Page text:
It was recognised that in the absence of such an independent process, public sector pay would be determined on the streets.

In addition, the public service pay determination model was outmoded and out of step with the times. From this need, the benchmarking process emerged.

Benchmarking remains one of the great misunderstood phenomena of the Celtic Tiger era. As the Report of the Public Service Benchmarking Body states, it was introduced to carry out “a detailed examination into the jobs, pay and conditions of public servants” and to compare these “with jobs of equal size in the private sector using representative data on pay and conditions”.

It was also part of a wider process of modernisation and change in the public service that was required to bring our administration up to date with modern Ireland.

The comparators used included comparing the pay and conditions of, for example, a human resources (HR) manager of a government department with that of a HR manager in the private sector. Few would argue that the scale, scope and responsibilities of these jobs are not comparable.

While the 2002 benchmarking report recommended increases for the great majority of public servants, the most recent benchmarking report (December 2007) recommended a zero award for the vast majority of public servants, with the exception of a small number of grades. This fact is conveniently ignored.

The AHCPS sought fairness for our members when times were good. We also recognise the new economic reality. But just as we sought equality of treatment during the Celtic Tiger, we are also seeking fairness in the new economic context.

We have consistently said that we recognise the need to continuously review the services delivered to the public and to make every effort to stabilise national finances. We fully accept the need to scrutinise expenditure and to cut back on non priority areas until the wider economy improves.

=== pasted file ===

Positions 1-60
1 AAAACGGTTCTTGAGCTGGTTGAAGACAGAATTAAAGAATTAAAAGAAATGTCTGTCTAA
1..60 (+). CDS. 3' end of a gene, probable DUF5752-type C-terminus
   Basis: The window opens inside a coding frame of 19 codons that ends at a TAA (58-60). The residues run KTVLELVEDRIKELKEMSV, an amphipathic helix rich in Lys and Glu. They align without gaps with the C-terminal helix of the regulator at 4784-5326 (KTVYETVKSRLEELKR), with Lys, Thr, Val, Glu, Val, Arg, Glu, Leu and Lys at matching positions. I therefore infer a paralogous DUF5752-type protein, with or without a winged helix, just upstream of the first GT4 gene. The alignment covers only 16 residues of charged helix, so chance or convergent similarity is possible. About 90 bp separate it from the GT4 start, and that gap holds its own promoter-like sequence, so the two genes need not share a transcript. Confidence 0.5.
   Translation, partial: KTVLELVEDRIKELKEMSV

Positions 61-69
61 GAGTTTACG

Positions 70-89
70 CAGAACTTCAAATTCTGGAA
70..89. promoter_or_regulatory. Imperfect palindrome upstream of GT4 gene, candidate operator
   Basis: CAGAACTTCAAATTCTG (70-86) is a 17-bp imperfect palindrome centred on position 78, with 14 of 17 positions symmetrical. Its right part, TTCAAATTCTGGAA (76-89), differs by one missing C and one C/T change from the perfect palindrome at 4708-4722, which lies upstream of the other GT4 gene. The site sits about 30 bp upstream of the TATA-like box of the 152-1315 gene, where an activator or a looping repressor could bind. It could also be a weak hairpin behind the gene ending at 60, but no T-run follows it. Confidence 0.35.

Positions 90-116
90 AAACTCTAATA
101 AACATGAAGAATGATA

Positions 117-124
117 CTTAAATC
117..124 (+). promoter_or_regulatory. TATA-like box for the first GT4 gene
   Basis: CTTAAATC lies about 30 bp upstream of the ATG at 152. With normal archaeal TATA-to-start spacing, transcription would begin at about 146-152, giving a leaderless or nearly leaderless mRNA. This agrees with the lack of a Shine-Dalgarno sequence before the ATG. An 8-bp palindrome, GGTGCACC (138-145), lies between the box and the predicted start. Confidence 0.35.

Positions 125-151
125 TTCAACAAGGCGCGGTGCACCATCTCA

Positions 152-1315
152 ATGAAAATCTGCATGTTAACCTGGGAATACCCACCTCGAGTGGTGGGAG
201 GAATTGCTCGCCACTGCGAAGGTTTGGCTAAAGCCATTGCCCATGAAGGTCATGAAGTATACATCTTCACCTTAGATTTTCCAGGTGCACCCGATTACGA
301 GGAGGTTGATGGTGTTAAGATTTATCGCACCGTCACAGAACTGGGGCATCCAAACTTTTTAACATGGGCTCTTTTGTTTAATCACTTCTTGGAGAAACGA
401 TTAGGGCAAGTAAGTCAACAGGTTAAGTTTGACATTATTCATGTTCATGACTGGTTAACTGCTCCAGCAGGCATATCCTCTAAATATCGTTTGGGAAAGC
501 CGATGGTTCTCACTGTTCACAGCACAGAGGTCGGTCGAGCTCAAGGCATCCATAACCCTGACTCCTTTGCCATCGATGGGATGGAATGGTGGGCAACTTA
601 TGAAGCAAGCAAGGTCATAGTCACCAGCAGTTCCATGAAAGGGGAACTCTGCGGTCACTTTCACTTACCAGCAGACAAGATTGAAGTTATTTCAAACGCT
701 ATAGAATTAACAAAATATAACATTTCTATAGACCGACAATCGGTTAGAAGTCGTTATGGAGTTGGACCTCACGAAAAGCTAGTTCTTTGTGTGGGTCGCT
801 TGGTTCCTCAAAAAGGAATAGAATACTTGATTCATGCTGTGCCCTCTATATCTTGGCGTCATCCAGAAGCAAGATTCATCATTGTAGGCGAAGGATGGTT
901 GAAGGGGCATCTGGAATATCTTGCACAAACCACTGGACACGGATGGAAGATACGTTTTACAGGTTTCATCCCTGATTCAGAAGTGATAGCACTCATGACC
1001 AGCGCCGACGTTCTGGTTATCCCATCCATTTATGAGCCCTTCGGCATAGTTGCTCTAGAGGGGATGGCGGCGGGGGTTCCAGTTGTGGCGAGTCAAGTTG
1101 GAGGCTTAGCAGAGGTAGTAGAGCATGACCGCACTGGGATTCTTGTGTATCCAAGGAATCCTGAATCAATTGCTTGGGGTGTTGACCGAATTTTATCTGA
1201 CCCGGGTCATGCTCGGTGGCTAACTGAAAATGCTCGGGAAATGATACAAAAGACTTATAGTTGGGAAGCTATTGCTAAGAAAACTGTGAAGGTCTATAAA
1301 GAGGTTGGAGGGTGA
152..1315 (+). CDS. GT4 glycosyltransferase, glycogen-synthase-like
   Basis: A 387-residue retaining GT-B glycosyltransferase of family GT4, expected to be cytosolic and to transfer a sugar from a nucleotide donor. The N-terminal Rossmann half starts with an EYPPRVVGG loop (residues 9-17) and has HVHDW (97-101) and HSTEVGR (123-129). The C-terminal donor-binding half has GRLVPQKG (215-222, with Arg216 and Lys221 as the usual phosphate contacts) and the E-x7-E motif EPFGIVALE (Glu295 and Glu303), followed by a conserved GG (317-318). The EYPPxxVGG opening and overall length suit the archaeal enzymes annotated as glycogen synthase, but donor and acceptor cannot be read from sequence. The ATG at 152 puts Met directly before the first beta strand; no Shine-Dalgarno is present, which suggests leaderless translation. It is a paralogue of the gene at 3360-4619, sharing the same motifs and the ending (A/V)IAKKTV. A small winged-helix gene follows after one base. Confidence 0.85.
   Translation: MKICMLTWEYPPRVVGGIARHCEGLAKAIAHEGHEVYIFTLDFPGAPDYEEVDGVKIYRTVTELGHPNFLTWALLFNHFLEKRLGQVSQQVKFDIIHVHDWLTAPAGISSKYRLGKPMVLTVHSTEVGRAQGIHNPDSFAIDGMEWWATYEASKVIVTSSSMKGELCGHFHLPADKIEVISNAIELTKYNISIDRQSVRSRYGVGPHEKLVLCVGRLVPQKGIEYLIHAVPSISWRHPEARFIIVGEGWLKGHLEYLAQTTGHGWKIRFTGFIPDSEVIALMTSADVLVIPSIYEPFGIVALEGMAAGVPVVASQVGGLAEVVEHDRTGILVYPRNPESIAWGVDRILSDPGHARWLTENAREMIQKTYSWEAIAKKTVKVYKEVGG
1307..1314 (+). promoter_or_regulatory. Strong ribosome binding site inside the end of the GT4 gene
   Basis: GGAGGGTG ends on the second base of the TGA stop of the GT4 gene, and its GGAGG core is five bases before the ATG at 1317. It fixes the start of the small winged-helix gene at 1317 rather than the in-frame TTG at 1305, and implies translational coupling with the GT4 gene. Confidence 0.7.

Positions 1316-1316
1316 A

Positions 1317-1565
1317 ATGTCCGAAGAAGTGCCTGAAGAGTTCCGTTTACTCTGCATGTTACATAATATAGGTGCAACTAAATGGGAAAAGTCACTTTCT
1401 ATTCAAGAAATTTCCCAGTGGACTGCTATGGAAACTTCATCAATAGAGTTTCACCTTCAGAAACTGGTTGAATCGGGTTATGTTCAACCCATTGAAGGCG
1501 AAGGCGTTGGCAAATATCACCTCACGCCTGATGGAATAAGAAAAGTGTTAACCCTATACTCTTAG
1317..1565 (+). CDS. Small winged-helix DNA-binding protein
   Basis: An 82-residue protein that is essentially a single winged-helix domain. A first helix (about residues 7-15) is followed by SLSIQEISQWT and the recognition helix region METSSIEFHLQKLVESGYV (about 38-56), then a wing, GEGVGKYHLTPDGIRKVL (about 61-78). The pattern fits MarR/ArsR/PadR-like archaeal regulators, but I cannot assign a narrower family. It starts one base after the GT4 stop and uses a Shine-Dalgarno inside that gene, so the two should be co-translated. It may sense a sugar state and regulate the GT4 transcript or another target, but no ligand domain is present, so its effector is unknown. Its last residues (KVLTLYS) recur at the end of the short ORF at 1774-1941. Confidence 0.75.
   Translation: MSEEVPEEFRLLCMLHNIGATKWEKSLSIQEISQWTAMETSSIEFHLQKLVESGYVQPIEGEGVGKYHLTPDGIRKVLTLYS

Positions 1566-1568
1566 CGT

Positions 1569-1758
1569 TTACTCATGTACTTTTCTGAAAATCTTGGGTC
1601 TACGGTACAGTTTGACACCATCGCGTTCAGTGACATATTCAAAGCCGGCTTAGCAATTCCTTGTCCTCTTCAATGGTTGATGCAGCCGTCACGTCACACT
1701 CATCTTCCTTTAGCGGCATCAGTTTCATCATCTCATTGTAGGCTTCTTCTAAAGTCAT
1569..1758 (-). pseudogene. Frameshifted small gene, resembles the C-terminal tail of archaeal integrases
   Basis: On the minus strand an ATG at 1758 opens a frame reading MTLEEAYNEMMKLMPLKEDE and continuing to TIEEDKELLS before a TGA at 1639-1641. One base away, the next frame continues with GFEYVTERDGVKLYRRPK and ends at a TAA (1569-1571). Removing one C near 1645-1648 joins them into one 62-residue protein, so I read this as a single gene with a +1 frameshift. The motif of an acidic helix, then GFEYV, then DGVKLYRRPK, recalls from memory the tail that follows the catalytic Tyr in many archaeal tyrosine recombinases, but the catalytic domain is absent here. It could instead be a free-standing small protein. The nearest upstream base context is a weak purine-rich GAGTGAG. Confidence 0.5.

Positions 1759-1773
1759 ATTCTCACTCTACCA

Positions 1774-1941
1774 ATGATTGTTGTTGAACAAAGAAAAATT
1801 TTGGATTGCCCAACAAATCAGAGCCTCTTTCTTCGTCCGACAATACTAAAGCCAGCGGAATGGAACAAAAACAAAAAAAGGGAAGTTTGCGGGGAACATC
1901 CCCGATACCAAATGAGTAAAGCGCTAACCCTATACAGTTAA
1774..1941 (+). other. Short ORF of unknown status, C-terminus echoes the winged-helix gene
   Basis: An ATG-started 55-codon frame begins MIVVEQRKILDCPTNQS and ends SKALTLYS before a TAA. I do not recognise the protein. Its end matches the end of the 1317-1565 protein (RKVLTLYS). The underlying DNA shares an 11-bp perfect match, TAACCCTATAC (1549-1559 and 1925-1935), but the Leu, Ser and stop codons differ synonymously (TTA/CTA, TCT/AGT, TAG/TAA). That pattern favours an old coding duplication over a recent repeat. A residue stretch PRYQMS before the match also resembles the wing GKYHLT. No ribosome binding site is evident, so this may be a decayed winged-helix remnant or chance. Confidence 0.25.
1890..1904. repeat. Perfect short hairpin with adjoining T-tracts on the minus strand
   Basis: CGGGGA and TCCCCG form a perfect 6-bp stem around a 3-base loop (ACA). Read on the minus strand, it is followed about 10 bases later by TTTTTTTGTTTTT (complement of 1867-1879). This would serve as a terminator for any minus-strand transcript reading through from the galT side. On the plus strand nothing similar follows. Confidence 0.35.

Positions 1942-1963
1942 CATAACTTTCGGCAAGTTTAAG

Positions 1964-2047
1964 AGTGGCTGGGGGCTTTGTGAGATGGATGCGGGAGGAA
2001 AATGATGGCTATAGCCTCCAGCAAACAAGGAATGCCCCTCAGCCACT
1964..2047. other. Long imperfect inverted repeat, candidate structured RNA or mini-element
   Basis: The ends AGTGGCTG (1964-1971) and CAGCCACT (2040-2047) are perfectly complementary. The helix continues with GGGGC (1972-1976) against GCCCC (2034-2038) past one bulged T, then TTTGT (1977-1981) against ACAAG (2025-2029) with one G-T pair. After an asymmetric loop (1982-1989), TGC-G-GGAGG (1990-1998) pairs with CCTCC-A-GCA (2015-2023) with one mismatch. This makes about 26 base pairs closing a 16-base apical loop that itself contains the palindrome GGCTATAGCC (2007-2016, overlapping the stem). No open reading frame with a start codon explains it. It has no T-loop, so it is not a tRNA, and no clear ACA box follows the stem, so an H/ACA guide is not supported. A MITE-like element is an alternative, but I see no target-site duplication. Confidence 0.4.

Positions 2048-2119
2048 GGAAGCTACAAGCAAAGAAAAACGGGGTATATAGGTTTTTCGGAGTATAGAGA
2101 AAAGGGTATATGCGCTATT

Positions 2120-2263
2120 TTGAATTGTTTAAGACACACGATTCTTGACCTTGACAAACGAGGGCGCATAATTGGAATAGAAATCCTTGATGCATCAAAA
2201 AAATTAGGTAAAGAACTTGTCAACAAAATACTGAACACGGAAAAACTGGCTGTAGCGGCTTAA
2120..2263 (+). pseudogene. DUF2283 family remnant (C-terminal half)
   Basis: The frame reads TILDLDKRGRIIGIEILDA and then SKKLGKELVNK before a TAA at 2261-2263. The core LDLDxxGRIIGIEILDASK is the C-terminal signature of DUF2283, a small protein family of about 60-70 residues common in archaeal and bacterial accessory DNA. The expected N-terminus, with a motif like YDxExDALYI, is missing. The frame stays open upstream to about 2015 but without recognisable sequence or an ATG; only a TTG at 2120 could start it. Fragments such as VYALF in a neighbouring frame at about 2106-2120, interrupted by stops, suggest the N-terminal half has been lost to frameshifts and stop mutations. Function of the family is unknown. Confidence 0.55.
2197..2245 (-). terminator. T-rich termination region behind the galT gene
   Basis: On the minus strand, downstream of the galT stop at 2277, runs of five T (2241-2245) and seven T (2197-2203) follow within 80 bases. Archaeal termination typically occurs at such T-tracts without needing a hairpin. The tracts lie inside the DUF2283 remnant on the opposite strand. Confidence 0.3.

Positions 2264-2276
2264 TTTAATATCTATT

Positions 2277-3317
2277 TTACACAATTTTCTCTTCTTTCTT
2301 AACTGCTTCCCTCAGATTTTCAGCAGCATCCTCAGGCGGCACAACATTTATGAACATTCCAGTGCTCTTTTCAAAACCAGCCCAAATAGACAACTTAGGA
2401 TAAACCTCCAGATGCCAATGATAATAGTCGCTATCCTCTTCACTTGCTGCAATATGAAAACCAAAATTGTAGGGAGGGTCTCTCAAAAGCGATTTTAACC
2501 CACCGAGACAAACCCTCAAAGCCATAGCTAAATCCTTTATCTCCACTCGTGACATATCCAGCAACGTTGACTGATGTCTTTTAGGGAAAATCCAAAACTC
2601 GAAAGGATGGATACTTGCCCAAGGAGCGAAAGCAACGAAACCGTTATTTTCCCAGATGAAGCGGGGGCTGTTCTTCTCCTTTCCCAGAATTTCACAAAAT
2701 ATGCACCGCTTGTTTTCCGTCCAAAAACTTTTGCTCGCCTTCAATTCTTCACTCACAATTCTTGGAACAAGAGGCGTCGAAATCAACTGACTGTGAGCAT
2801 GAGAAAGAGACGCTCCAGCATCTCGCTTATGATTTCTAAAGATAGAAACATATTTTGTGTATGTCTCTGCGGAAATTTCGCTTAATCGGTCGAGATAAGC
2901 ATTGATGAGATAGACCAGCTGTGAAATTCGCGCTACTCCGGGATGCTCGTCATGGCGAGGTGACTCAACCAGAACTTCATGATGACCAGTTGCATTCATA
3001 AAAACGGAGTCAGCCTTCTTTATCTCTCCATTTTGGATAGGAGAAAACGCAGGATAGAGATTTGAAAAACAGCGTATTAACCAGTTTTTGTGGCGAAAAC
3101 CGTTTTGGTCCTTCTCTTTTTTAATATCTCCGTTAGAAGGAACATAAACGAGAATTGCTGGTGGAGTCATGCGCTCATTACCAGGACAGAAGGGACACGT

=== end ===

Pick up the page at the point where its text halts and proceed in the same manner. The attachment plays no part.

But we can only go so far. Our members have already been severely hit by a combination of measures: the pension levy, the income levy and the increase in PRSI contributions.

The combined effect of these measures is a pay cut of 17 per cent. In addition, the non-payment of national wage increases due under Towards 2016 compounds the pain experienced by members.

In this context, a further cut to public sector pay is not the magic solution the country requires. Yes, we are going to have to be a lot smarter and more strategic about how we manage public spending. But we will also have to widen the tax base to ensure that all of society pays its share. This is an unavoidable truth that many commentators seek to simply gloss over.

Behaving like a circular firing squad will do nothing for our country.

What we now need is a collective effort across all stakeholders to restore economic stability, rather than a narrow focus on cutting public sector pay. We recognise our civic duty to play our part in addressing the economic difficulties, but we are not prepared to do so in isolation.

We will play our part. But will others?


Dave Thomas is general secretary of the Association of Higher Civil and Public Servants, which represents 3,400 senior civil servants and managers in the commercial and non-commercial State sector